Tips: Take your time out to understand what your needs are right now. With the person or the relationship gone, what have you lost, and how can you outsource it? What was the purpose the person or the relationship served for you? This is where you understand the Why of your pain.
Be mindful of not pushing yourself too much, self-compassion is the key here. The frustration you are experiencing in this phase can be channelized by taking care of yourself through activities like hitting the gym for exercising, doing deep breathing, mindful eating, etc.
- The ‘one where you start packing up’ phase– This phase where you pick up the belongings of your ex that they might have left intentionally or unintentionally for you. This transition of the physical space and objects can be overwhelming as this is the point where you are letting go of connections and association with things.
Tips: If you were living together, you can redecorate the place. This will create a physical safe space for yourself without the memories of the past. This can add on to provide some refreshment as well. If unsure about dumping their stuff, you can put them in a box and keep it away for a while. It will be wise to communicate whether they want it back, if not it is always your choice to do whatever you feel like. You might feel challenged as the routine is new, it can be overwhelming.
The key is to address the feelings, accept them and usher yourself with all the positive feelings. Seeking therapy at this point of time can help you discover the appropriate ways of coping, guide you in the process of rediscovering yourself, you can start unlearning some aspects to add some new aspects to your life.
- The “ex-kward” phase– The most complicated time when you do not know how to react when they are in front of you. There are possibilities that you have common friends or likelihood of meeting up. However, you can take your time to make your decision. No need of pushing yourself to something that you do not feel like. If they want to talk, you can choose to respond but make sure you don’t invade their boundary or let them do so.
Tips: You might want to run away, but it’s important to keep cool and calm. Try not thinking about all the negative things related to them. Take a minute to calm yourself down, breathe in deeply and think yourself in a peaceful place. Acknowledge the awkward feeling which might ease out the situation.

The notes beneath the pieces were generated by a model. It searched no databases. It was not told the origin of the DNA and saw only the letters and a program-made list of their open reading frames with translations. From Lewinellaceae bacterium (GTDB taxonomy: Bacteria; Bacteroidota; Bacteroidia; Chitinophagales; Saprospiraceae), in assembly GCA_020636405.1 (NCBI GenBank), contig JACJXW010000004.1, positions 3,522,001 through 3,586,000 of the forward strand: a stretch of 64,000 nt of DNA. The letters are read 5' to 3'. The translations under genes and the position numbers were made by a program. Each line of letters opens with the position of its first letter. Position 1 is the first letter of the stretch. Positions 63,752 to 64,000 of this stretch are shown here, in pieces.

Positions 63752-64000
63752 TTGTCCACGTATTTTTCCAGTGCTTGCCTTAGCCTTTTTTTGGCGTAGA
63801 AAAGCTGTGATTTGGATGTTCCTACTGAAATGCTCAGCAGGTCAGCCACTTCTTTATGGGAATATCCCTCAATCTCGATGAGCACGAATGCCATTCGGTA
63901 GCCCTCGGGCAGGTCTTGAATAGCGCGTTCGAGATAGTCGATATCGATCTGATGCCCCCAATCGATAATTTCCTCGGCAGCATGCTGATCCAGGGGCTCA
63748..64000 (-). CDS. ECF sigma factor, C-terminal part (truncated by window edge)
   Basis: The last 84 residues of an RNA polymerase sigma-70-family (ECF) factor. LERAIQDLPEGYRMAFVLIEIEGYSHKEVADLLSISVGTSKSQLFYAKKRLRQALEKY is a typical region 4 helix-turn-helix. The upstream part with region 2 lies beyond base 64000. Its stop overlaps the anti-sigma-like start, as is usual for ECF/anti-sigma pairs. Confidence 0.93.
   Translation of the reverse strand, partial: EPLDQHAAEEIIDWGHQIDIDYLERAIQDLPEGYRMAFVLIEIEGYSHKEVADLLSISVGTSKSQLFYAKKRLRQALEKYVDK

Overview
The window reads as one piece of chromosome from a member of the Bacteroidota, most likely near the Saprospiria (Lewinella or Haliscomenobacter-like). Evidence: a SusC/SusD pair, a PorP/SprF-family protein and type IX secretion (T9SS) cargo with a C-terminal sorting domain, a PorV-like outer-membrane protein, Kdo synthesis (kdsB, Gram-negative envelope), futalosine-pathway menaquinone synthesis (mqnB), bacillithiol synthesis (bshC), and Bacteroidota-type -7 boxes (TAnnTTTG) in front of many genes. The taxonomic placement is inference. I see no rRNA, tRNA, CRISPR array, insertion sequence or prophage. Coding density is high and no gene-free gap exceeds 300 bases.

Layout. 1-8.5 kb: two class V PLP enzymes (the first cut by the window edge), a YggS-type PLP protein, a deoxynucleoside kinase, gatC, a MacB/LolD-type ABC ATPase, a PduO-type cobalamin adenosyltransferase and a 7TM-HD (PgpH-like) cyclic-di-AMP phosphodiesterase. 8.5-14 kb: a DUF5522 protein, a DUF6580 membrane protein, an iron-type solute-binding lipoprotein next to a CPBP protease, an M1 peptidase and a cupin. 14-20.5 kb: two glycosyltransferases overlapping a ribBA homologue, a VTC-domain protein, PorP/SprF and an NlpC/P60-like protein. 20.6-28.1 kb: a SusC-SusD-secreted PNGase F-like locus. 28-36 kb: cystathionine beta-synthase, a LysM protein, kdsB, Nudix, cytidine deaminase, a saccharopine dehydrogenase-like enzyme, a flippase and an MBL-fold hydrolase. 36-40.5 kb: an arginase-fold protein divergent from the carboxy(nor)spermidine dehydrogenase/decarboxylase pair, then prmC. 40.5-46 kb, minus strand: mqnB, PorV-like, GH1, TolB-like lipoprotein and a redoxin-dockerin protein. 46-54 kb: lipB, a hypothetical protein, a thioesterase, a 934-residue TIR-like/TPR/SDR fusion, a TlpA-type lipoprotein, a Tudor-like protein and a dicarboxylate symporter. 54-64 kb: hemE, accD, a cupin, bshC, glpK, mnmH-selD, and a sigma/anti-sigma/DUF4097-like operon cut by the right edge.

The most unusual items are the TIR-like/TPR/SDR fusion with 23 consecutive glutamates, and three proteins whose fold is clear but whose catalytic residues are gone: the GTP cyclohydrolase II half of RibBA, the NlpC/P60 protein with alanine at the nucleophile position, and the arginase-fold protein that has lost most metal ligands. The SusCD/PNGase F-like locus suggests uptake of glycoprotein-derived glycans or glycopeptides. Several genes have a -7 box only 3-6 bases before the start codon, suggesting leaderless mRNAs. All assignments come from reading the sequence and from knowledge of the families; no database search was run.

Try not forcing yourself to physical affection by hugging or kissing on cheeks, you can simply wave or a brief nod can help in doing away with the situation.
- The “Life is good” phase– It is not easy to tell yourself that “the world does not end here” when we are trying to overcome a breakup. However, after the above-mentioned steps you will reach a place where you have been able to adjust to the new transition in life. As you are vulnerable, the pain and the risk is still there. Heartbreaks can make us do worse things.
This is the time when you might try to fulfill the emptiness by engaging in several things which can make us regret. These are unhealthy coping mechanisms.
Tips: It’s important to keep a check whether you are adding some negative habits in your list or not. Make sure you are spending your time with yourself engaging in hobbies, eating chocolates or pizza (keep a check though!!), engaging in your social life. This is the phase when you start accepting.
These strategies are generic to all however every person can have their own guide to how to fix a broken heart, based on experiences of feeling broken in the past. Heartbreaks are painful, but sometimes it becomes too difficult to manage the pain all by ourselves. This is when therapy and counseling comes into the picture. It helps a person with that journey and it helps the person stay committed to the process. Therapy takes time and focuses on small everyday changes in a person’s life. In the end, the person ends up learning the biggest lesson of life, that small changes eventually lead to big long term changes.